Numetal has moved the National Company Law Appellate Tribunal (NCLAT) challenging the NCLT order that pointed towards payment of overdue amount for ArcelorMittal to cure its ineligibility. Legal sources in Numetal said the NCLT order, which suggested a 30-day cure period for payment of overdues for ArcelorMittal, wasn't applicable. It was applicable to companies who had bid before the IBC amendment, but ArcelorMittal submitted its bid for Essar Steel after the amendment, they said.
Sources close to ArcelorMittal said: "There seems to be no end to the lengths Numetal will go to prevent ArcelorMittal being selected as the new owner for Essar Steel. Media reports suggest ArcelorMittal has made a superior offer and they have always maintained they are eligible. Furthermore, they are the world's leading steel company and, in partnership with Nippon, clearly have all the industrial knowledge and experience to provide Essar with a strong future. It is disappointing for the stakeholders of Essar Steel that there will be further attempts to delay a swift resolution.”
After the NCLT remanded the first round of bids to the resolution professional (RP) and CoC, the first meeting of the CoC was held on April 24. The financial bids were opened at the meeting and ArcelorMittal's bid was found to be higher than Numetal's. However, lenders had not taken a call on the issue of eligibility of ArcelorMittal and Numetal or to go for a fresh bid, and it decided to meet again on April 27.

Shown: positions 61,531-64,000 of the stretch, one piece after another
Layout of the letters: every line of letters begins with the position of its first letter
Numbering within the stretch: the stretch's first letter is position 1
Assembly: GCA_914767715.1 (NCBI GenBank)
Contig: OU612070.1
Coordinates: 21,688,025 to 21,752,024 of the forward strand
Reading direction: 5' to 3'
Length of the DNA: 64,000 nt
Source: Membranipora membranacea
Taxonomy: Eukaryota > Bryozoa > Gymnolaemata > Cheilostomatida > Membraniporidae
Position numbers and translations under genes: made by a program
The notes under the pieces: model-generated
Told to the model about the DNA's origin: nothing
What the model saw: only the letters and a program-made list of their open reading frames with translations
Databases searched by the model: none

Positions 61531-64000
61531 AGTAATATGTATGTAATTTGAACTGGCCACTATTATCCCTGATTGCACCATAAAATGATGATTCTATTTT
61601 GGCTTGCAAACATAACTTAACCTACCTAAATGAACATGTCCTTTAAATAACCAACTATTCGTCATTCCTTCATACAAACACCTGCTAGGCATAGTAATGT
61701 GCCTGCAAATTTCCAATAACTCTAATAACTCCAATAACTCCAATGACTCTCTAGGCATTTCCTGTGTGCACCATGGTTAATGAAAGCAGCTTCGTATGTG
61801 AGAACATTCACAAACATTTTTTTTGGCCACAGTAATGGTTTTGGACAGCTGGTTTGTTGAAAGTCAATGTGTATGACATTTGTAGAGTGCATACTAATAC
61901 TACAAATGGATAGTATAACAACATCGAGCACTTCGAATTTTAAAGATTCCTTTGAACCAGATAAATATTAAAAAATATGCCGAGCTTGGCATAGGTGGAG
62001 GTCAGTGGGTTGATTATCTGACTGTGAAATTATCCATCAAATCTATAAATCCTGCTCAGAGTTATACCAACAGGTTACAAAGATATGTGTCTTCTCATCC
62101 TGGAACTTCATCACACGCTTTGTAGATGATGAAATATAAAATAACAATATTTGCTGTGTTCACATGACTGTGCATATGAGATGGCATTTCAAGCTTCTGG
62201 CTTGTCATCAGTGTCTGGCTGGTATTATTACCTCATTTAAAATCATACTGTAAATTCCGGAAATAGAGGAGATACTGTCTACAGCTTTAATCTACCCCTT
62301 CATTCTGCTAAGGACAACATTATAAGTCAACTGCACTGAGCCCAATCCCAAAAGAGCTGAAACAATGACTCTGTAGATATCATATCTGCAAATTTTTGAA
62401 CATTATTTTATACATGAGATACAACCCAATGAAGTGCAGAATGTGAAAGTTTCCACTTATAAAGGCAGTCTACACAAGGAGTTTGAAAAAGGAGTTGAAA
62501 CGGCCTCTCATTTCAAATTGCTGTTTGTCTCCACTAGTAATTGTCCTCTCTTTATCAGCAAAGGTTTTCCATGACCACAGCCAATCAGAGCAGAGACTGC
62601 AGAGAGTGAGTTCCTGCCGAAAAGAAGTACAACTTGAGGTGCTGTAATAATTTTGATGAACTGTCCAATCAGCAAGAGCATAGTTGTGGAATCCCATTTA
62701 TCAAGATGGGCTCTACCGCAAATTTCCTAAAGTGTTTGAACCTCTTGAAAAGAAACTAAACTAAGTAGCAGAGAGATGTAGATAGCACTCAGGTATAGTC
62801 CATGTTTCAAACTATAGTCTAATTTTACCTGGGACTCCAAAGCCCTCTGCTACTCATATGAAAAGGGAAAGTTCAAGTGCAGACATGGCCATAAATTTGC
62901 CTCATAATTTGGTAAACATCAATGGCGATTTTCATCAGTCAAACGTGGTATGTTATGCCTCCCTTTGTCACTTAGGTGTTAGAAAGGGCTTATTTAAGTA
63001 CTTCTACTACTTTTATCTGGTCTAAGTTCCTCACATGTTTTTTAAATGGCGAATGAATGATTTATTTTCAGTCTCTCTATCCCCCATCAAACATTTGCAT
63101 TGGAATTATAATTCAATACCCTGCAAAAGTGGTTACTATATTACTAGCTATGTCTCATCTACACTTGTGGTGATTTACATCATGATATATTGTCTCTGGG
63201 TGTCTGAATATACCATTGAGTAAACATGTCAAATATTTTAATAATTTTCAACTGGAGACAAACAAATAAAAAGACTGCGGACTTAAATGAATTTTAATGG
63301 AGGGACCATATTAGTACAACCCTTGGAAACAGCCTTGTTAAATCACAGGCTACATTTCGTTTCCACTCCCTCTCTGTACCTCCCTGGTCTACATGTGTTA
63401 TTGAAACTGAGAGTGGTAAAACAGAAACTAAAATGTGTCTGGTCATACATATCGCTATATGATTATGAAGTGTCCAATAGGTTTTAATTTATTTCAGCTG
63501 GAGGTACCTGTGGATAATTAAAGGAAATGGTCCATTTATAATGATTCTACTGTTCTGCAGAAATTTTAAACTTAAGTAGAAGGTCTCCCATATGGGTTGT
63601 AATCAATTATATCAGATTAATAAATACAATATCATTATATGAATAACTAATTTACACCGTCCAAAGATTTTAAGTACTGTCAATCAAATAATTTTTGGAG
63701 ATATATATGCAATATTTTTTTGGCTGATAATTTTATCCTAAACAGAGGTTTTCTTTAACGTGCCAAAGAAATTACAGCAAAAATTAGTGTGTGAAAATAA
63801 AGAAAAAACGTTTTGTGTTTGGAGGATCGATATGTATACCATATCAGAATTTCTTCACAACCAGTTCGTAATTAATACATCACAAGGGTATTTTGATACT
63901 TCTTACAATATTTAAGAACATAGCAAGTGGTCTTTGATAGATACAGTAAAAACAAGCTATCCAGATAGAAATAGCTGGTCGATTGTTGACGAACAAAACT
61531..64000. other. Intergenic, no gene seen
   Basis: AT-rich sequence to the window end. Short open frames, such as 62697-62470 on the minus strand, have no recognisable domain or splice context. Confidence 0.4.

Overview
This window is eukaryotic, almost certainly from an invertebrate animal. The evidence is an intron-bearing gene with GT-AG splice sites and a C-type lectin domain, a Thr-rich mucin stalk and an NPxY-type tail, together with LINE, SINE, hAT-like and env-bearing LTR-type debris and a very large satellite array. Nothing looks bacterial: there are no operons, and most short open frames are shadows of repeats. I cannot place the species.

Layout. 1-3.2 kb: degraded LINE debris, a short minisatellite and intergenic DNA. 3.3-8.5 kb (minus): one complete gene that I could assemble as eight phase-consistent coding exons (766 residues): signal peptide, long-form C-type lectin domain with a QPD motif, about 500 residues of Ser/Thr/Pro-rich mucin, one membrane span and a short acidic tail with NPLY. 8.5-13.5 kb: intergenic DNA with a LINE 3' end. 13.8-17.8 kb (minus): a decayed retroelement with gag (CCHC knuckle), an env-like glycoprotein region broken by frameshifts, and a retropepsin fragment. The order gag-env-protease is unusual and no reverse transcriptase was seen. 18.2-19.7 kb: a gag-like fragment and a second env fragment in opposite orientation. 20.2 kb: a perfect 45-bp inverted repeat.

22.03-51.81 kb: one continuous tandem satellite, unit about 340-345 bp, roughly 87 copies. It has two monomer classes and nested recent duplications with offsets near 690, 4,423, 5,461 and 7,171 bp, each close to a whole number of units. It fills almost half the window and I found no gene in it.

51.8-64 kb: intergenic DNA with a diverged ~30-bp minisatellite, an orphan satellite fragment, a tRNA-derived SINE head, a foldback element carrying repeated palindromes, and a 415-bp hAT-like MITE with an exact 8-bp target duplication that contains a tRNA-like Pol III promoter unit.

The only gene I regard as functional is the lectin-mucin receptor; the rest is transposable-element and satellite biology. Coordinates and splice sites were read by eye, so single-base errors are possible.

ArcelorMittal didn't comment on the letter, but said: “We have always believed and continue to believe that our first offer is eligible.”
The letter comes after the NCLT order, which remanded back the first bids to the RP and CoC, saying due procedure had not been followed.
The court felt enough time had not been given for rectification of bids. The court has referred to proviso 30 (4), which says that if the resolution applicant is ineligible under clause (c) of Section 29A, the resolution applicant shall be allowed by the CoC such period, not exceeding 30 days, to pay overdue amounts.
Uttam Galva Steels was a non-performing asset for more than a year and under Section 29A of the IBC, a promoter of a defaulting company was debarred from the bidding process unless it paid the dues. ArcelorMittal sold Uttam Galva Steels shares to terminate the co-promotion agreement even though it did not have management control or board representation.
The NCLT Bench, however, observed that ArcelorMittal would have to pay overdue amount for Uttam Galva Steels and KSS Petron to make itself eligible. In KSS, L N Mittal had personal shareholding, which he sold ahead of the Essar Steel bid. KSS, in turn, has a subsidiary, KSS Petron, which is also an NPA for more than a year. Despite making observations, the Bench also asked the CoC to take an independent view in the matter.